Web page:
A New Tailwind for Facebook Stock
Several months ago, I wrote about a new top-secret facility at Facebook Inc (NASDAQ:FB) called “Building 8,” but its impact was still unknown. At the time, I wasn’t sure how Facebook stock (FB) would be affected by this new division. A recent acquisition put everything into perspective.
The social media giant has bought a little startup known as Nascent Objects. It is a hardware electronics maker, but with a twist. Nascent uses 3D printing to create “modular electronics,” meaning you get to customize your devices by putting the various pieces together (like Lego).
Want a camera? Click it into place. Need extra space? Attach an extra memory card holder. Companies have wanted to popularize this kind of modular tech for a long time, but Facebook might be the first one to actually make it happen. Not only could this send FB stock surging, but it actually changes the core nature of Facebook stock. It’s not just a social media investment anymore.
FB stock is also a hardware electronics play now. “Building 8” is ground zero for this transformation. It is where Facebook will innovate on the hardware front, designing and building products that we haven’t yet dreamed of.
In many ways, we’ve been converging toward this point for a long time. Facebook has quietly amassed a ton of products to layer over its social media apparatus. Many could become cash cows. For instance, they’ve made it possible to send money through “Facebook Messenger.” You can order (and pay for) a pizza through Messenger, or even call for an Uber car. And that’s only the beginning.
Facebook has also led the charge on virtual reality (VR). If you haven’t heard of VR yet, then pay close attention. Goldman Sachs Group Inc (NYSE:GS) estimates that the industry could be worth $80.0 billion three-and-a-half years from now. By capturing even 25% of that market, Facebook Inc could set itself up for a huge surge in revenue. This top-line expansion is likely going to be a valuable tailwind for Facebook stock.
FB Stock and Virtual Reality
Facebook had a giant head-start in the VR space because it bought Oculus VR, LLC, the company that single-handedly brought virtual reality back from the grave.
No one was trying to build a virtual reality device; no one except Palmer Luckey. He was a 17-year old kid in California who wanted to fulfill his childhood dream of putting on a headset and falling into another world. Miraculously, he succeeded. After getting his company off the ground through a Kickstarter campaign, Luckey followed it up with investments from two major venture capital firms.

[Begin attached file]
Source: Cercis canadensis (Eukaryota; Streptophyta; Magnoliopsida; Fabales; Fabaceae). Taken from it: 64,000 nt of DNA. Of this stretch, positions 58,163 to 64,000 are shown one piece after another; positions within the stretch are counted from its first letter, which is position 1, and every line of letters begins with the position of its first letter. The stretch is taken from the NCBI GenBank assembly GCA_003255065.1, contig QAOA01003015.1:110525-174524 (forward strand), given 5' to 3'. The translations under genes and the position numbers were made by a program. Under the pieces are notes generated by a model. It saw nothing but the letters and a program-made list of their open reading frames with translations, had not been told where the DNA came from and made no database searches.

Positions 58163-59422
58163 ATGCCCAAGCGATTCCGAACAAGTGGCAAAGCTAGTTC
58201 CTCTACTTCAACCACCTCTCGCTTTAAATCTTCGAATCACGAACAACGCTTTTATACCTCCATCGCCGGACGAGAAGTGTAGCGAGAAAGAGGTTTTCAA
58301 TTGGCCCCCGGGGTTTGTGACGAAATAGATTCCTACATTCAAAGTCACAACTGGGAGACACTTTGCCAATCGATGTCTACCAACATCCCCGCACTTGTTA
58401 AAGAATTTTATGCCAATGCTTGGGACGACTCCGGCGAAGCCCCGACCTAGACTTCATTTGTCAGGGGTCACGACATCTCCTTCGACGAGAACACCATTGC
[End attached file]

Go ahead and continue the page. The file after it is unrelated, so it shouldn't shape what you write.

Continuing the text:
One of the capital firms, Andreessen Horowitz, was an early investor in FB stock. The firm showed the VR device to Facebook CEO Mark Zuckerberg and he was simply blown away. Zuckerberg understood the immense potential of Oculus VR, so he flew to Irvine, California where the company was headquartered. The story of that meeting has become the stuff of legend in Silicon Valley. (Source: “Why Facebook’s $2 Billion Bet on Oculus Rift Might One Day Connect Everyone on Earth,” Vanity Fair, last accessed September 20, 2016.)
Any normal CEO would have been over the moon to receive Zuckerberg at one’s office. But Luckey just walked up to him, shook hands, and said: “I’m a big fan, but I actually have to get back to work.” With that, he returned to making a product that could prove to be more revolutionary than the “iPhone.” Rather than being offended, Zuckerberg was impressed. Maybe he respected the work ethic, because days later he offered $2.0 billion to buy Oculus VR. Of course they took it.
Since then, Facebook stock has banked hard on the potential of VR. The company’s earliest version of the “Oculus Rift” headset was targeted toward gamers. Pre-orders showed that there was overwhelming demand. Facebook also built a cheaper version for Samsung Electronics Co Ltd’s smartphones called the “Gear VR.” It costs about $100.00. It’s been an incredible pivot for Facebook, but this kind of diversification has big implications for FB stock.
What This Means for Facebook Stock
At the moment, Facebook stock relies too much on advertising revenues. More than 96% of its top line was made up of advertising dollars, with the remainder coming from payment fees. I expect the payment fees portion to increase, but Facebook needs to spread its eggs into even more baskets.
What happens if the advertising industry has a downturn in spending? It’s not unheard of for that industry to pull back in the event of a recession, so FB stock needs to be prepared. Insulation is required; diversification is a must.
That’s what “Building 8” is all about. It’s helping the company balance out its risk profile, while also solidifying its presence in customers’ day-to-day lives. Judging by the success of Oculus (and the acquisition of Nascent Objects), Facebook has the engineering chops to pull it off. The question is whether it means bigger gains for Facebook stock.
For me, it’s a no-brainer. In one fell swoop, the company limited its risk and guaranteed a surge in revenue. To my mind, that makes “Building 8” an obvious tailwind for FB stock.